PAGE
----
Diabetes Understood: Mechanics, Symptoms and the Importance of Proactive Teamwork
Diabetes is described in the ancient world, first seen in Egyptian writings from about 1500 BC. “Diabetes” means “heavy urine”, as the disease, when untreated, causes frequent urination (polyuria) and thirst (polydipsia). “Mellitus” is a Roman word that refers to the sweetness of the urine in people with diabetes, urine that contains too much sugar or glucose.
How does diabetes occur? It is a disease of metabolism, the biochemistry that allows our bodies to convert sugar, or glucose, in our food to energy that our body cells can use to grow and sustain themselves.
The sugar that we eat gets absorbed through our gut, and enters the bloodstream. In order to be of use to us, however, the glucose needs to cross the membranes around cells. The molecule that transports the glucose is called insulin.
Insulin is a protein made by special cells in the human pancreas. The pancreas is a small organ in the back of the abdomen, and it produces the molecule, or hormone, insulin when the sugar level in the blood increases. The insulin is released into the bloodstream and the gut, and does its magic.
In the last 40 years, Type II diabetes has become an epidemic. In this problem, the pancreas actually produces more insulin than normal. But the insulin doesn’t work as well as it should in getting glucose into the cells, because the cells have developed “insulin resistance”. And the cause of this resistance? Obesity.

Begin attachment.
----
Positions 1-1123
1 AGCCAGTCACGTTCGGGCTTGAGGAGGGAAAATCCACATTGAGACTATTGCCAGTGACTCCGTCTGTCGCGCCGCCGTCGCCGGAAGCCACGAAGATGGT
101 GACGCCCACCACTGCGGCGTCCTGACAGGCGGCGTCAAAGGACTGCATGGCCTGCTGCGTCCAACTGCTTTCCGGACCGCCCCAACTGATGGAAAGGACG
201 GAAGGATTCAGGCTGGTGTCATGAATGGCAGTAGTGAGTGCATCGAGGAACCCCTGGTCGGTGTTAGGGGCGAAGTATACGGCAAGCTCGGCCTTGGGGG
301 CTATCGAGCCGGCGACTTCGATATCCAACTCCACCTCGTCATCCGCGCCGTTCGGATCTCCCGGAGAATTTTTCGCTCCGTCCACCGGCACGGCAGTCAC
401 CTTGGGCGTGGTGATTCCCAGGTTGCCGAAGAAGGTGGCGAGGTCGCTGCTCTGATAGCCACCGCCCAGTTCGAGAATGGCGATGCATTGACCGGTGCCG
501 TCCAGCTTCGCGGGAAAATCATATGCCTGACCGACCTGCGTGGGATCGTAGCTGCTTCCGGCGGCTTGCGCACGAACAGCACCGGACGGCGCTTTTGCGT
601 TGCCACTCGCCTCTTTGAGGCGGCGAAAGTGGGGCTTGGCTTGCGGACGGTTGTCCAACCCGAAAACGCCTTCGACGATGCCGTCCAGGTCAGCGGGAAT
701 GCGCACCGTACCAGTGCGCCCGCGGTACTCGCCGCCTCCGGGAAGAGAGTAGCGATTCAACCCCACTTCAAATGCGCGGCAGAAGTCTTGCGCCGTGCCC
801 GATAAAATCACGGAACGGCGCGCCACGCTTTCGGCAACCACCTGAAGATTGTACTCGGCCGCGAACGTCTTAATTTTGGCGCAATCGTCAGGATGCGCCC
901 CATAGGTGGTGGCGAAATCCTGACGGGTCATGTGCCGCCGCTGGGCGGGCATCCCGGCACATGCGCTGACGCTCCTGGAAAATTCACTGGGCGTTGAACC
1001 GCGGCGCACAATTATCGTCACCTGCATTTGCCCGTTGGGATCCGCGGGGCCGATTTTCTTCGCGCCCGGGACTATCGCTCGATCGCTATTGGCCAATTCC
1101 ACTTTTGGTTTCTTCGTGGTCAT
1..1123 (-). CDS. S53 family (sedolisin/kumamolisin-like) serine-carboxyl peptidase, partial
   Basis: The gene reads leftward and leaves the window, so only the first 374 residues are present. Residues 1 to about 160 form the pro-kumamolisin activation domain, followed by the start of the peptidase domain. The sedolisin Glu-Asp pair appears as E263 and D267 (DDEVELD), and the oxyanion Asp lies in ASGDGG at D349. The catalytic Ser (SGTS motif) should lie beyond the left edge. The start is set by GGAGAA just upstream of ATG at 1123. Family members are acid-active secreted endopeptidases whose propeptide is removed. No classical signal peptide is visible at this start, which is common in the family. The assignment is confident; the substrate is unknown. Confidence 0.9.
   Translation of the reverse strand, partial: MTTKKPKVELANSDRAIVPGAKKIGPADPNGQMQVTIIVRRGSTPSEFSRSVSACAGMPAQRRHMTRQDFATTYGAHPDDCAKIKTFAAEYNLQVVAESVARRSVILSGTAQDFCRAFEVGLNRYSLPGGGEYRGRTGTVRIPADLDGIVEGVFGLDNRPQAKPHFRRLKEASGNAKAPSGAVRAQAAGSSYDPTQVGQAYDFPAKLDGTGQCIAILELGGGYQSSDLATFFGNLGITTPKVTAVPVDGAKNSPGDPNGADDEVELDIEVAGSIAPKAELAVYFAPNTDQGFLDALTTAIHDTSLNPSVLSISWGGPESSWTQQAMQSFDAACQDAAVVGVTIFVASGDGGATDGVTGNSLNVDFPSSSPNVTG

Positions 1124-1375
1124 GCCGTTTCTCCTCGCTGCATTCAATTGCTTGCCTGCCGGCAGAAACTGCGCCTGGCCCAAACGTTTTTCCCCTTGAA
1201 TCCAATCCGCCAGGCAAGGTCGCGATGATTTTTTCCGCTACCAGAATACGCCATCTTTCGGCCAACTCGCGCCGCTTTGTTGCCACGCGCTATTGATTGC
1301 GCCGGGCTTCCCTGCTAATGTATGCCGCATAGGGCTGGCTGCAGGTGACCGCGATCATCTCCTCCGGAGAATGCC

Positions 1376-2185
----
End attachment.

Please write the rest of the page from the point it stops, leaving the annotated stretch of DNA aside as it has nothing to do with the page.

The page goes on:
Type II diabetes is associated with a much higher incidence of heart disease due to atherosclerosis, or blocked arteries, and disease of the arteries also due to cholesterol deposition inside of artery walls. It is a major cause of kidney failure, leading to the need for dialysis, and blindness due to disease of the retina. It can also cause problems with nerve transmission, leading to numbness or “pins and needles” in the feet, as well as increasing susceptibility to infection.
It is vitally important to identify and treat diabetes. A simple blood test will give the answer. Modern treatment has improved dramatically, and there are now many different options of medication, many oral, to treat diabetes.
In spite of all of the terrible problems that diabetes can cause, modern medications, along with diet and exercise, have markedly improved the prognosis for most patients. Anyone concerned that they may have diabetes should get tested. Anyone with a diabetes diagnosis should create a good partnership between themselves and their healthcare provider. It will go a long way toward allowing for a long and happy life.
Arnold B. Meshkov, M.D., is board certified in internal medicine, cardiology and echocardiography. For more information, call 215-517-1000 or visit AbingtonCardiology.com. November 2017